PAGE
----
Pam Houston grew up in the country and enjoyed outdoor activities. But she never thought of selling camouflage collegiate clothes and decals — until her son had the idea.
She started CollegiateCamo Inc. in 2005 at the suggestion of the son, Marty Morris, a graduate of Kansas State University.
“He came home one weekend and said, ‘I think it would be cool to have camo inside the power cat logo,’ ” Houston recalled. Before too long, designs for Willie the Wildcat were drawn up in camouflage material, and Houston was printing off decals designed to go on trucks and automobiles – and everything in-between.
Today, the company sells the camouflage decals, apparel and novelty items through its website, sporting and trade shows, and independent sales representatives. The southern Overland Park company offers its own trademarked, custom camouflage pattern as well as other trademarked materials including RealTree camouflage Advantage Max 4 and MossyOak. Items begin around $14.99.
“It’s the same material used on vehicle wraps, and it’s real durable,” Houston said of the decals. “People get creative with them by putting it on doghouses, mailboxes – they put them everywhere, even tractors.”
Houston is the majority owner; Morris and her husband, Lawrence Houston, are partners. Houston has used her background in sales management and public relations to operate CollegiateCamo.
In the beginning, K-State was the only school in CollegiateCamo’s product line.
Q: What’s the licensing process like?
“We had a cottage agreement and the school had to see everything,” Houston said. “We had to submit exactly what we were selling and tell them how much we were charging.”
Next up was the University of Missouri. Each time a school was added it meant dealing with licensing issues. She sent emails to some of the smaller colleges seeking permission to use their official logos.
“The bigger schools are more difficult,” she said. “Many work with Collegiate Licensing Co., and it holds the licensing rights.… We eventually submitted an application; it was like a thesis.… It’s a long process. We slowly started getting emails that we were approved.”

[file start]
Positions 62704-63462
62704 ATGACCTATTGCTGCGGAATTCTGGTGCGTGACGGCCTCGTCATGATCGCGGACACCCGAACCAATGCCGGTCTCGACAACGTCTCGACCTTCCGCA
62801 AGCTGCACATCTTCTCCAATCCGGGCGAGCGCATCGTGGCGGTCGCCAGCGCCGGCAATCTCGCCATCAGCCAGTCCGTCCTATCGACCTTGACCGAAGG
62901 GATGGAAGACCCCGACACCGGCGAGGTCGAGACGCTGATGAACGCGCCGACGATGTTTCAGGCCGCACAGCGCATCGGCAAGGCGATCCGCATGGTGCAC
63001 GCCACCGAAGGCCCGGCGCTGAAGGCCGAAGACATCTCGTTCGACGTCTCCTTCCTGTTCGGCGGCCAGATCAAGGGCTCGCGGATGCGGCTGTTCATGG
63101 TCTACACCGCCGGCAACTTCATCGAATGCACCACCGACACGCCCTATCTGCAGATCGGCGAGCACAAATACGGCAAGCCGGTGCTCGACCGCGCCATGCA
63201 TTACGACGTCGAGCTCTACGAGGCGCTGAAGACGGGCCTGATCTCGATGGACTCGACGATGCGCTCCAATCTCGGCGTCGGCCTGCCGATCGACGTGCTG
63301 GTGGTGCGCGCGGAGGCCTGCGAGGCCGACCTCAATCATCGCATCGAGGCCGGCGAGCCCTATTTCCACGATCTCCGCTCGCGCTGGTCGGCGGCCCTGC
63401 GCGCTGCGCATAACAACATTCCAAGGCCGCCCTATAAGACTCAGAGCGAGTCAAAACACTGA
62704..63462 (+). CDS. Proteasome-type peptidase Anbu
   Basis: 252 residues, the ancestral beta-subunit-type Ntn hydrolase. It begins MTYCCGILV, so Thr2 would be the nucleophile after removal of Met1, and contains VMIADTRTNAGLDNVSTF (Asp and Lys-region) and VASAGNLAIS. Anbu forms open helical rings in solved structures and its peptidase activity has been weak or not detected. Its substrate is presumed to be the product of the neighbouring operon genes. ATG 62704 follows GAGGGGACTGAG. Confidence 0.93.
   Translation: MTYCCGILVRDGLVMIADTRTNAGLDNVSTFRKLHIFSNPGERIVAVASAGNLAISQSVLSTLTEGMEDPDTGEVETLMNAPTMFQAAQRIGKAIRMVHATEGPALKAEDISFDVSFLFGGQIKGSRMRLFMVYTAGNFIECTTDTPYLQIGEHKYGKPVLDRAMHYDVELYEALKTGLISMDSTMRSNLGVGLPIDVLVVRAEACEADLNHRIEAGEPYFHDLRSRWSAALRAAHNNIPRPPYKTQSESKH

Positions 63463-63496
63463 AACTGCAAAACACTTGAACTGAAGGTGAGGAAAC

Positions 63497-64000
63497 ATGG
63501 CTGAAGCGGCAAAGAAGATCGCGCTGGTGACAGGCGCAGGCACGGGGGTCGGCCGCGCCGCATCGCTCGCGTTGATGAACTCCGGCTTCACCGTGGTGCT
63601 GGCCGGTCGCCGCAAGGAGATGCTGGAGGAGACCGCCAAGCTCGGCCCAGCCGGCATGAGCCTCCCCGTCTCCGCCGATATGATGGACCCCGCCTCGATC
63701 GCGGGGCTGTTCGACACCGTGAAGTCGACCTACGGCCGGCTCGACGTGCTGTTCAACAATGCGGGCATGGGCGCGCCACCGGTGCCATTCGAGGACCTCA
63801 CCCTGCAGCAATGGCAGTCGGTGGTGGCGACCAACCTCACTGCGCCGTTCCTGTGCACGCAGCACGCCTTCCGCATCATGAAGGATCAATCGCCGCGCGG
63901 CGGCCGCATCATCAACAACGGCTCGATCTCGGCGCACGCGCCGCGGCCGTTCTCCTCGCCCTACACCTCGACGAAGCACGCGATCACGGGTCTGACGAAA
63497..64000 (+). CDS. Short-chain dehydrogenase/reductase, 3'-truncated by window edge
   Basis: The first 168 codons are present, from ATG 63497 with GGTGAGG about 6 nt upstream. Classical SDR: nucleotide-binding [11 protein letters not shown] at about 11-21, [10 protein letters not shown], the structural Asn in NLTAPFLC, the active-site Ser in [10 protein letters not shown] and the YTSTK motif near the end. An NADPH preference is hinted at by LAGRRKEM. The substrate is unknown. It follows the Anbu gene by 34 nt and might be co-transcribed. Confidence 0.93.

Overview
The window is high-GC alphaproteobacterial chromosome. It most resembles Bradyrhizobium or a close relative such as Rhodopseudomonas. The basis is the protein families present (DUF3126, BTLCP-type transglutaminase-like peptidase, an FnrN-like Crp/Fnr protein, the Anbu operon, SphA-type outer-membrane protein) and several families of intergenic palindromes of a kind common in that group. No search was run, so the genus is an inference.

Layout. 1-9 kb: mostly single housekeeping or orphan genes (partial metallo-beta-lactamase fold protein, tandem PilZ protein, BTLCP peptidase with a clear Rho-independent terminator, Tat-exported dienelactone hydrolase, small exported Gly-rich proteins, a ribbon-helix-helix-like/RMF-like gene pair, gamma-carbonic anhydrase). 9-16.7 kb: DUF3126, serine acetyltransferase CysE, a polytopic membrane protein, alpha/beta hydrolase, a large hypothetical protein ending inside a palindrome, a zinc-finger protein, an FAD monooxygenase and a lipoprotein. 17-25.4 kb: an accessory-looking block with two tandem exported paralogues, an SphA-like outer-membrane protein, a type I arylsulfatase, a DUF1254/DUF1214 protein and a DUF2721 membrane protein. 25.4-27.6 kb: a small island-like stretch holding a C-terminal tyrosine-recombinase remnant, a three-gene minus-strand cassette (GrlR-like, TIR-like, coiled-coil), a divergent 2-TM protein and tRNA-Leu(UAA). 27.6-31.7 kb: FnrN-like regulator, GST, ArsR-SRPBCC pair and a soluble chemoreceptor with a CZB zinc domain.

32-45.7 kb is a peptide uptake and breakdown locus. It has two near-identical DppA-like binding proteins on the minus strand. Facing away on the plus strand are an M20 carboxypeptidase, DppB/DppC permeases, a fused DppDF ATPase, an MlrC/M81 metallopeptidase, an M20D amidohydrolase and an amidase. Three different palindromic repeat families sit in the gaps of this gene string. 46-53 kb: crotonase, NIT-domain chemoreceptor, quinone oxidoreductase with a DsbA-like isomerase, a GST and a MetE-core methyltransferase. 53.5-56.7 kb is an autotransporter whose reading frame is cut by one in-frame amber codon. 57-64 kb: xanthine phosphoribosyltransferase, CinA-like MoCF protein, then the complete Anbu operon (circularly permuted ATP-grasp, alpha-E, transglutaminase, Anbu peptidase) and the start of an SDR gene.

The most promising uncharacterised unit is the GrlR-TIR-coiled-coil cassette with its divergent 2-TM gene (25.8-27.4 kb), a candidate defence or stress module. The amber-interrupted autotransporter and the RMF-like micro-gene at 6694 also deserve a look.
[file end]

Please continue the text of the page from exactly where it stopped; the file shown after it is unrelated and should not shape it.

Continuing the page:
Today, CollegiateCamo holds license for about 40 colleges and universities. CollegiateCamo pays a licensing fee for each school that must be renewed annually, “and they can pull your license at any time,” Houston added.
“We spend about $10,000 every year (on licensing) before we sell a decal,” she said. “It adds a little more stress to your business.”
Part of the agreement includes providing monthly royalty reports on products sold.
Initially, Houston outsourced the decal printing to a sign shop.
“After a while we bought the equipment ourselves and did it in house,” she said. “We were pretty brazen to do this.”
One of the early business decisions Houston made was not to hire her own employees.
“We want to keep it as simple as possible,” Houston said. “I’ve managed employees before, and it’s a big headache.”
Using independent sales reps can be tricky, too, she said.
“Not being able to afford our own sales team is challenging,” she said. “We’re depending on the reps to sell for us along with their other lines.”
Houston relies heavily on the Internet for sales through the CollegiateCamo website and other sites that carry its products. She also markets through Facebook and Twitter.
“We’ve advertised in traditional media and it doesn’t do a whole lot for us,” she said. “Men ages 16 to 40 are really the ones who care for those decals and their schools … and it can be a tough market. We’ve done sports shows and we’ve done very well at those.”
Q: Is there a season for your products?
“As much as we’d like to think we’re a year-round business, we do most of our business with back-to-school and fall hunting season and then the holidays — that’s our biggest season,” Houston said.
Houston has a warehouse space to keep an ample supply of inventory on hand.
“We buy up in advance in anticipation of sales,” she said. “The schools that do the best in football are our biggest sellers.… We also do very well in Florida. We have had a really good sales rep there … and they have a good outdoorsmen following.”